Do you know someone who would appreciate a present that will help protect the future of accessible green spaces for all?
The report, written by a panel led by Julian Glover, contains ambitious proposals. It was published in September 2019 and the then environment secretary, Theresa Villiers, welcomed the findings. Today the environment secretary’s response is lacklustre, with no sense of urgency. The government says it will respond in full later this year, and consult on proposals to strengthen the status and support for the areas of outstanding natural beauty (AONBs) next year.
Says our general secretary, Kate Ashbrook: ‘While we are glad that the government proposes to ‘enable more people from across society to benefit from access to England’s most famous natural landscapes’, and is launching a new Farming in Protected Landscapes programme, this is far short of what is needed. The access element of the new programme should be provided as a matter of course, throughout England, as part of the public-funded, post-Brexit Environmental Land Management Scheme (ELMS). It’s illogical to have a separate programme for funding access in the national parks and AONBs.
‘And what has happened about Glover’s recommendation that every child should enjoy a night under the stars in a national landscape, or that further open-access rights should be established there?’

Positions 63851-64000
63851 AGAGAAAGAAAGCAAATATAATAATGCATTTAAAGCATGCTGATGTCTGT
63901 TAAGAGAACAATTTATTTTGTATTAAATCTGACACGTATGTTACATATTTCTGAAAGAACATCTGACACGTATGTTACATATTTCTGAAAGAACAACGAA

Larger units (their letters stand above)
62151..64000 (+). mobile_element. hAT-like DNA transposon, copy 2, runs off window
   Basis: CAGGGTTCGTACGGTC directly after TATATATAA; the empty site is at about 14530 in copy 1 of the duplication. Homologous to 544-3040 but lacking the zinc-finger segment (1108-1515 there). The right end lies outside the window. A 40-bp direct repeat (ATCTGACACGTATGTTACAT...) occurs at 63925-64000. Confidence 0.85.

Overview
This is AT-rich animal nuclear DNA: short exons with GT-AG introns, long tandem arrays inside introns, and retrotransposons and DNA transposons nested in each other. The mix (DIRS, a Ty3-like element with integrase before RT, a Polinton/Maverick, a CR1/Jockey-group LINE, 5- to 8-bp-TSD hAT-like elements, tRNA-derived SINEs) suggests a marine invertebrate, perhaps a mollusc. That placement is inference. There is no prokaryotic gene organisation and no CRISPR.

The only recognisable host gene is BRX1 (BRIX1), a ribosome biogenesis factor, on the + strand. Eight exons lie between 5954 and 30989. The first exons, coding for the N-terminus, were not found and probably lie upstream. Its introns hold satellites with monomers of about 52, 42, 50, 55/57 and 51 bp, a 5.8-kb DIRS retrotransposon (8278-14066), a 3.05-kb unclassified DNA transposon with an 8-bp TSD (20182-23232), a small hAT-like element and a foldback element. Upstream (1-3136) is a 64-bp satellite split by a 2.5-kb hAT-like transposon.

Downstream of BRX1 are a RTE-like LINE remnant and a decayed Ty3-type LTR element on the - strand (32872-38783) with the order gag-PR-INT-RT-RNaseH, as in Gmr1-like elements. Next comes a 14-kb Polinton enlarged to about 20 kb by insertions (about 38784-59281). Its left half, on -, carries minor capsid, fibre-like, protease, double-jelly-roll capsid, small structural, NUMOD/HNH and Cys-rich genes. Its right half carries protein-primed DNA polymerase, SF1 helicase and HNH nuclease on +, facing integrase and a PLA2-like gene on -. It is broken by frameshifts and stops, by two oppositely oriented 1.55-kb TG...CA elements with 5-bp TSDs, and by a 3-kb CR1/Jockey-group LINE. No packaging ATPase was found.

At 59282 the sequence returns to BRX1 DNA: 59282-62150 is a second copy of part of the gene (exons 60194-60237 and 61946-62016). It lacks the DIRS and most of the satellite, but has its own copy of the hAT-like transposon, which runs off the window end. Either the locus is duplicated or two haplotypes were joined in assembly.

It seems that most of the report has not yet been considered. The report recommends long-term programmes to increase the ethnic diversity of visitors. It advocates a new financial model for protected landscapes—more money, more secure and more enterprising. There are recommendations on transport and housing; with strengthened purposes in law for protected landscapes—and much else.
Says Kate: ‘It is vital that all government departments pledge to protect, improve and cherish our national landscapes instead of undermining them with road programmes, destruction of the planning system, and other damaging developments.
‘While this is only the initial response, it does not bode well for the government’s attitude to Glover’s ethos and recommendations. This announcement comes as the government refuses to insert targets for access in the Environment Bill, and has made little progress on the promised funding to improve access under ELMS.
‘We trust that government will see Glover’s recommendations as an opportunity to make a real difference for our protected landscapes. Ministers must recognise the immense contribution of national parks and AONBs to mitigating the climate crisis, and to providing places for enjoyment and refreshment for the public. It must invest in them because the public benefit they bring is phenomenal.
It is vital that we have some ambitious, far-reaching and effective proposals from government—and that it treats this as a matter of urgency.’